Although a cost-effective promotional tool, roadshows need to be
tailored to individual cultures to make an impact.
Roadshows are the mirror image of exhibitions, conferences and single-
location product launches. They borrow ideas and technology from each,
but instead of the audience having to turn up for an event, the event
comes to them.
The equipment for a roadshow - stage sets and props, presentation
scripts and audio-visual material - can be re-used many times, and
appears as if new to each audience.
The logistics of such events require careful planning and organisation.
If the presenters belong to a company’s senior management, the sets and
equipment may have to be leap-frogged between venues to avoid wasting
time between presentations.
Howard Burbidge, business development director at the production
company, Conference and Incentive Travel Partnership, says the
relaxation of border controls across Europe has raised the importance of
international roadshows. ‘With modifications, you can take a UK show
around Europe,’ he says. ‘It is easy to run a truck across borders, and
the multiple use of the equipment offers better value for money.’
The development of electronic multimedia has further increased the
attractiveness of roadshows. LCD projectors - compact computer-to-screen
interfaces which incorporate sound and lighting - can now be used
instead of bulky projection and audio equipment, making transportion
Lois Jacobs, the managing director of the presentations company, HP:ICM,
believes roadshows play a fundamental role in marketing and employee
communications. This is despite the use of satellite-based private
television networks and the ability to send messages via CD-Rom. ‘The
roadshow continues to thrive because it gives people the chance to meet
face to face,’
Jacobs says. ‘It allows senior management to meet their employees or
customers in a natural environment. And it gives all parties an
opportunity to understand and question corporate objectives.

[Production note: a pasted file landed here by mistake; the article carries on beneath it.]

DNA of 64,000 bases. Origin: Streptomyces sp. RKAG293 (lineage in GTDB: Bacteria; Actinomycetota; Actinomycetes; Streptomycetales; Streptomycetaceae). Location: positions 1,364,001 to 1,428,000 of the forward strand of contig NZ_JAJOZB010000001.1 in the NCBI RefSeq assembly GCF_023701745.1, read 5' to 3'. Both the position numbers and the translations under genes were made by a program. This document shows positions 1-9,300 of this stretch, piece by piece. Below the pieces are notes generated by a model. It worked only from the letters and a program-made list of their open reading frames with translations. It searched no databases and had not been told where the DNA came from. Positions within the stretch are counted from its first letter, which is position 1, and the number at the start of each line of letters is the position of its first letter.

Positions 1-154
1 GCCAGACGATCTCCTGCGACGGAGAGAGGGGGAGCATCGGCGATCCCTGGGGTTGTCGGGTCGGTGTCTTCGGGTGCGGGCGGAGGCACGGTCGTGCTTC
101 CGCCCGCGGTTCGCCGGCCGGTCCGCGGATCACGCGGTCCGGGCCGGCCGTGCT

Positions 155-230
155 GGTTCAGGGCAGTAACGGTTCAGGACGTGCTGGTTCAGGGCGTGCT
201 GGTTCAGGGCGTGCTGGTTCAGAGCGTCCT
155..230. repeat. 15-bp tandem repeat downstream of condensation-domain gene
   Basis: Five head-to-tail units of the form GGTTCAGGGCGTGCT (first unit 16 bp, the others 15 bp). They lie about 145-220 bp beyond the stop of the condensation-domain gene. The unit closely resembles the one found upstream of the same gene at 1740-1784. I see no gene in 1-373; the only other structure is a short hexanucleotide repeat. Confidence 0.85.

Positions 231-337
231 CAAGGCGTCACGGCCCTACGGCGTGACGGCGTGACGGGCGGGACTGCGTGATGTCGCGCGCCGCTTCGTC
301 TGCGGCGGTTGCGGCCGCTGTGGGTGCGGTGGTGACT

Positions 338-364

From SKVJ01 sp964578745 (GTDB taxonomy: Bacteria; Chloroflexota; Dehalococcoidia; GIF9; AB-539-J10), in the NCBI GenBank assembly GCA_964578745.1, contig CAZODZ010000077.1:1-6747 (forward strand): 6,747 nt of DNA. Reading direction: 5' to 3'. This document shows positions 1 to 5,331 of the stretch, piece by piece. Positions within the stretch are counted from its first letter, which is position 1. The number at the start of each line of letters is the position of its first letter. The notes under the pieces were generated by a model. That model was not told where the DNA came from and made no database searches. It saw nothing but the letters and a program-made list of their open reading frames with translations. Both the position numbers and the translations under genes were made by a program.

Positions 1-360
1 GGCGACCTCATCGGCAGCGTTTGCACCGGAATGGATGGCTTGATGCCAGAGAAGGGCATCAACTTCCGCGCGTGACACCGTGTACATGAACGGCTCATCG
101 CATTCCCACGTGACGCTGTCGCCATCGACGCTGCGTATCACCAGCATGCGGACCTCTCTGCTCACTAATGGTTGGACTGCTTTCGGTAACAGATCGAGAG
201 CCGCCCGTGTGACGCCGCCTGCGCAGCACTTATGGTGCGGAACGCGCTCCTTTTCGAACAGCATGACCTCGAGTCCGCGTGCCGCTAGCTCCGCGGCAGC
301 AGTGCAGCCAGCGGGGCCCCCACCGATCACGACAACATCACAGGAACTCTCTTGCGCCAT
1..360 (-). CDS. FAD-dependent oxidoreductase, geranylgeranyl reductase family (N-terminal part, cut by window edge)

Effective, live communication touches hearts and minds in a way that is
impossible with all other media.’
The software giant, Lotus, launches roadshows every year across
Continental Europe to present its latest technology to dealers,
customers and the media.
It is currently organising a follow-up to last year’s roadshow, which
incorporated live events in London, Paris, Madrid, Frankfurt and Milan.
The tours were managed by MWA, a division of Spectrum Communications,
and meant employing two technical teams in order to set up one show
while another was in progress.
‘Part of our job as a management agency is to ensure that we keep the
schedule as tight as possible,’ explains MWA’s managing director, Mark
Wallace. ‘The company presenters can jump on a plane, fly to the next
venue and do another event the following day. This allows us to combine
a number of events in the shortest possible time.’
The Lotus presentations are usually supported by live, on-stage software
demonstrations, which are displayed on large screens on either side of
the stage and interspersed with video clips.
For its roadshows, Citroen UK employs a conference format for its
events, which take place two to three times a year. These ‘fleetforums’
enable the fleet director, Ken Forbes, to give a presentation to dealers
and corporate buyers, which is then followed by an open discussion.
MWA also managed these events, and provides Critioen with value for
money because the sets were actually designed three years ago.
The presentations are illustrated by computer graphics and animation,
displayed on a large screen and accompanied by sound and lighting - the
equipment for which accompanies the roadshow to each venue.
While many roadshows tend to have tight budgets, some are more lavish
and theatrical. One of the more elaborate events was staged by General
Motors for the launch of its Opel Tigra model. While one roadshow was
visiting seven UK venues, another toured Continental Europe, taking in
three locations in Germany and others in France, Spain, Italy and
Switzerland. To pick up on the fun theme of the TV ads, featuring Harry